At low air humidity, a plant closes its stomata to prevent transpiration. The action also decreases photosynthesis
Transpiration decreases as air becomes drier.
Plants open its stomata to avoid losing too much water.
Plant closes its stomata to avoid losing too much water.
In general, the more carbon dioxide that is available to the plant, the faster the rate of photosynthesis - if other factors are favourable.
Leaf area increases with stand age, resulting in a decreasing rate of photosynthesis in the stand.
An increment in leaf area increases also the photosynthesis of a tree stand. However, the relationship is saturating.
In some part of the stems, some photosynthesis may also occur.
The rate of respiration decreases with temperature.
Photoinhibition means the decrease in photosynthesis due to
exposure to high temperature.
exposure to shortage of soil moisture.
exposure to excess of CO2.
exposure to excess of light.
High soil moisture leads to decreased photosynthesis.
In boreal upland forests, low soil moisture decreases the rate of photosynthesis.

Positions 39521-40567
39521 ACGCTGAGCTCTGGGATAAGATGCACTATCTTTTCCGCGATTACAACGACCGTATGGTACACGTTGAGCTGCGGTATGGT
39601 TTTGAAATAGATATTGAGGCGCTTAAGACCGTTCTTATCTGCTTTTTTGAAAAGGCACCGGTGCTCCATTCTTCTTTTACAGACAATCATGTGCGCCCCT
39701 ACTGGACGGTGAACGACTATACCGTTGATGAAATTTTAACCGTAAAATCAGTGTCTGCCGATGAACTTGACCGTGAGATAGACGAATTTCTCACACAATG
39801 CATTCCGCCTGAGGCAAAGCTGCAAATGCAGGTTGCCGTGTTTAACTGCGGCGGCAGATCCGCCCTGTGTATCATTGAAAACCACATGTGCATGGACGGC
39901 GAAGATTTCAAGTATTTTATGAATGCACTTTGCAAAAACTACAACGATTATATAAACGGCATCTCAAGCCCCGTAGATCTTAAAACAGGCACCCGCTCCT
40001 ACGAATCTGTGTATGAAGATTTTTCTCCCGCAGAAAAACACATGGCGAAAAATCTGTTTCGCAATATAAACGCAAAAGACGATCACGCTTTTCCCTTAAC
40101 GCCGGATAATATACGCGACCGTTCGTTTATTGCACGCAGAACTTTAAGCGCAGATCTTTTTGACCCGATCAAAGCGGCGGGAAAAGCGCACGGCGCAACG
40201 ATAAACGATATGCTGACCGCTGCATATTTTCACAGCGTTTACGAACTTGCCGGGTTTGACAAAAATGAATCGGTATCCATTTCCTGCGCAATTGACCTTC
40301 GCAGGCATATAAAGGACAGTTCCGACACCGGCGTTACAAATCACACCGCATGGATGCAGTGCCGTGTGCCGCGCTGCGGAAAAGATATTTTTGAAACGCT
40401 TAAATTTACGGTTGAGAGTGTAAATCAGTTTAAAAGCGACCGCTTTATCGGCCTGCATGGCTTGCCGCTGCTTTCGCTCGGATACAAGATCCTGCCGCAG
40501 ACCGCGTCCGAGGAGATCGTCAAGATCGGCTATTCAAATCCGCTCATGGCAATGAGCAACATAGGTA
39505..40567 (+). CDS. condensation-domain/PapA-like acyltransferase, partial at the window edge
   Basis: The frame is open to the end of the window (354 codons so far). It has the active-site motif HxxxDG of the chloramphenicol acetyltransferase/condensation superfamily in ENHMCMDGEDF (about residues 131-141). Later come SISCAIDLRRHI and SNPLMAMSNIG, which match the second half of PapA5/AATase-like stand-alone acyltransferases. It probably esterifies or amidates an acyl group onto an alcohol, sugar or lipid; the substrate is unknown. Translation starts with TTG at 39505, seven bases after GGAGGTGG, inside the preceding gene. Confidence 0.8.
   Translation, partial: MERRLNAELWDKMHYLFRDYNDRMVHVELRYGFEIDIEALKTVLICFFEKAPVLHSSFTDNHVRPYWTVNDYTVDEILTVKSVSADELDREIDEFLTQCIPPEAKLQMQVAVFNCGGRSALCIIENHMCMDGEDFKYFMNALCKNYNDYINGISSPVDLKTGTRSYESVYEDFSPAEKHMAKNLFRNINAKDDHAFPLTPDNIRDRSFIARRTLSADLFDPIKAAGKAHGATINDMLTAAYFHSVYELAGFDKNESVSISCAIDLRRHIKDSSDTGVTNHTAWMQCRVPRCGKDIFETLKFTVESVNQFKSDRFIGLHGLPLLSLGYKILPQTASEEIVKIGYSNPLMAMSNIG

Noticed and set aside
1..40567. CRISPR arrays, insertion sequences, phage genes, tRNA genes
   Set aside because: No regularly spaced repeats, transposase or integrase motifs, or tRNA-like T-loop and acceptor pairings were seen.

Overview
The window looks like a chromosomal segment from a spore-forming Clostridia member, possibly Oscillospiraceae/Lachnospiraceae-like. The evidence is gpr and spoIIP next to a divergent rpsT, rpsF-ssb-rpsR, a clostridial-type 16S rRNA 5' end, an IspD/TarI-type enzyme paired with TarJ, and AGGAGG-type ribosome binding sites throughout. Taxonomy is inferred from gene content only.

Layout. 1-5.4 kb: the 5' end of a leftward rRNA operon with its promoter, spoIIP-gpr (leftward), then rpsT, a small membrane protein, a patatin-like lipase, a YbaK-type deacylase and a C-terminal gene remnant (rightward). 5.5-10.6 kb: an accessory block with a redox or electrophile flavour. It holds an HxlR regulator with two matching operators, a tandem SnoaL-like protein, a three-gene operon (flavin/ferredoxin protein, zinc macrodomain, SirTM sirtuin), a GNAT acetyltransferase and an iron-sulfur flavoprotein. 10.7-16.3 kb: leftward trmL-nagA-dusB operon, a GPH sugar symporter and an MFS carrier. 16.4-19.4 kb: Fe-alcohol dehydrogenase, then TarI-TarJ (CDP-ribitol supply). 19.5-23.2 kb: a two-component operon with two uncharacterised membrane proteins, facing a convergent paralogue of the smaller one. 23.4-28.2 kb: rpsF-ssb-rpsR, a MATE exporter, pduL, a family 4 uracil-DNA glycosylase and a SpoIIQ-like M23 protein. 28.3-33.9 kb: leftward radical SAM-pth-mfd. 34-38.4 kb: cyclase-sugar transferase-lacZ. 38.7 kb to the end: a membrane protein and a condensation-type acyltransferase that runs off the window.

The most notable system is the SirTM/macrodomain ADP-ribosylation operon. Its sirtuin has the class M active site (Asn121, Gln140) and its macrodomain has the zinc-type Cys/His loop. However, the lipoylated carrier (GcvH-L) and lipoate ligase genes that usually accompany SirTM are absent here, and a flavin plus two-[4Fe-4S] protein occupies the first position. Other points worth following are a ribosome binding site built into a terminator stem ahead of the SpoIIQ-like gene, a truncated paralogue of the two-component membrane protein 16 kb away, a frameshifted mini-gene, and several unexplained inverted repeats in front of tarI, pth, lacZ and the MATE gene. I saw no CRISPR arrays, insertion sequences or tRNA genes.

When there is low soil moisture, plants close its stomata pores which then decreases photosynthesis.
Photosynthesis of a tree canopy is driven or influenced by
air humidity (VPD).
air temperature (T).
photosynthetically active solar radiation (PAR).
soil moisture (REW).
the total leaf area (LAI).
The annual cycle of photosynthesis mainly follows
the changes in air temperature.
the changes in light.
the changes in soil temperature.
the changes in CO2 concentration.
A complex microbiota lives belowground, releasing carbon dioxide to the soil.
Plant respiration captures CO2.
Unlike photosynhesis, plant respiration captures atmospheric oxygen and releases carbon dioxide.
The effect of light on photosynthesis has a clear saturating pattern: more light results in more photosynthesis but eventually leaves cannot take full advantage of all the extra light.